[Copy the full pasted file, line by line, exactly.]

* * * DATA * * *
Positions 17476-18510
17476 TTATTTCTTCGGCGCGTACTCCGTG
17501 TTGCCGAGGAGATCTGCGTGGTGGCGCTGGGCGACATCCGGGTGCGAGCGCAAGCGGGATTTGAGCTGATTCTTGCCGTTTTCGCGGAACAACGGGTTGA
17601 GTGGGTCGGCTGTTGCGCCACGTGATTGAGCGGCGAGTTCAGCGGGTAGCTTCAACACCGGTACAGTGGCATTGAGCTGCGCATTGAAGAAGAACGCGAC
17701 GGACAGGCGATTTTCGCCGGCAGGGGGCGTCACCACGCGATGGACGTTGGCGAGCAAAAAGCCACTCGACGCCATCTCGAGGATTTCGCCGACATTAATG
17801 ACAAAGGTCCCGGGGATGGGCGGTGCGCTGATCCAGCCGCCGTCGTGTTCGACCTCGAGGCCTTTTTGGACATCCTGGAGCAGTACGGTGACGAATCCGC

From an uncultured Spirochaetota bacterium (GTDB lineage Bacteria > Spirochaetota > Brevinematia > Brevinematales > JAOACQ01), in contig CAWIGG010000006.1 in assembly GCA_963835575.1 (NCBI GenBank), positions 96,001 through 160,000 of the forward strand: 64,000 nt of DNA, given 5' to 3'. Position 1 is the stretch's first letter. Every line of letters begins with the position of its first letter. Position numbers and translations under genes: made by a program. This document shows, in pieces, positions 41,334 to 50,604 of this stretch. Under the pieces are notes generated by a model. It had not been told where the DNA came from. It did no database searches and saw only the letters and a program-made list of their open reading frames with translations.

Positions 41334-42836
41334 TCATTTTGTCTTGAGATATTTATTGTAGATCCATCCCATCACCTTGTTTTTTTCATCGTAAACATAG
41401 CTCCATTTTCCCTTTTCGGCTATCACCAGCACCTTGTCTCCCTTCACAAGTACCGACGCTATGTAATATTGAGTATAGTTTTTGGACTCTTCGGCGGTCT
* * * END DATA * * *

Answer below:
Positions 17476-18510
17476 TTATTTCTTCGGCGCGTACTCCGTG
17501 TTGCCGAGGAGATCTGCGTGGTGGCGCTGGGCGACATCCGGGTGCGAGCGCAAGCGGGATTTGAGCTGATTCTTGCCGTTTTCGCGGAACAACGGGTTGA
17601 GTGGGTCGGCTGTTGCGCCACGTGATTGAGCGGCGAGTTCAGCGGGTAGCTTCAACACCGGTACAGTGGCATTGAGCTGCGCATTGAAGAAGAACGCGAC
17701 GGACAGGCGATTTTCGCCGGCAGGGGGCGTCACCACGCGATGGACGTTGGCGAGCAAAAAGCCACTCGACGCCATCTCGAGGATTTCGCCGACATTAATG
17801 ACAAAGGTCCCGGGGATGGGCGGTGCGCTGATCCAGCCGCCGTCGTGTTCGACCTCGAGGCCTTTTTGGACATCCTGGAGCAGTACGGTGACGAATCCGC

From an uncultured Spirochaetota bacterium (GTDB lineage Bacteria > Spirochaetota > Brevinematia > Brevinematales > JAOACQ01), in contig CAWIGG010000006.1 in assembly GCA_963835575.1 (NCBI GenBank), positions 96,001 through 160,000 of the forward strand: 64,000 nt of DNA, given 5' to 3'. Position 1 is the stretch's first letter. Every line of letters begins with the position of its first letter. Position numbers and translations under genes: made by a program. This document shows, in pieces, positions 41,334 to 50,604 of this stretch. Under the pieces are notes generated by a model. It had not been told where the DNA came from. It did no database searches and saw only the letters and a program-made list of their open reading frames with translations.

Positions 41334-42836
41334 TCATTTTGTCTTGAGATATTTATTGTAGATCCATCCCATCACCTTGTTTTTTTCATCGTAAACATAG
41401 CTCCATTTTCCCTTTTCGGCTATCACCAGCACCTTGTCTCCCTTCACAAGTACCGACGCTATGTAATATTGAGTATAGTTTTTGGACTCTTCGGCGGTCT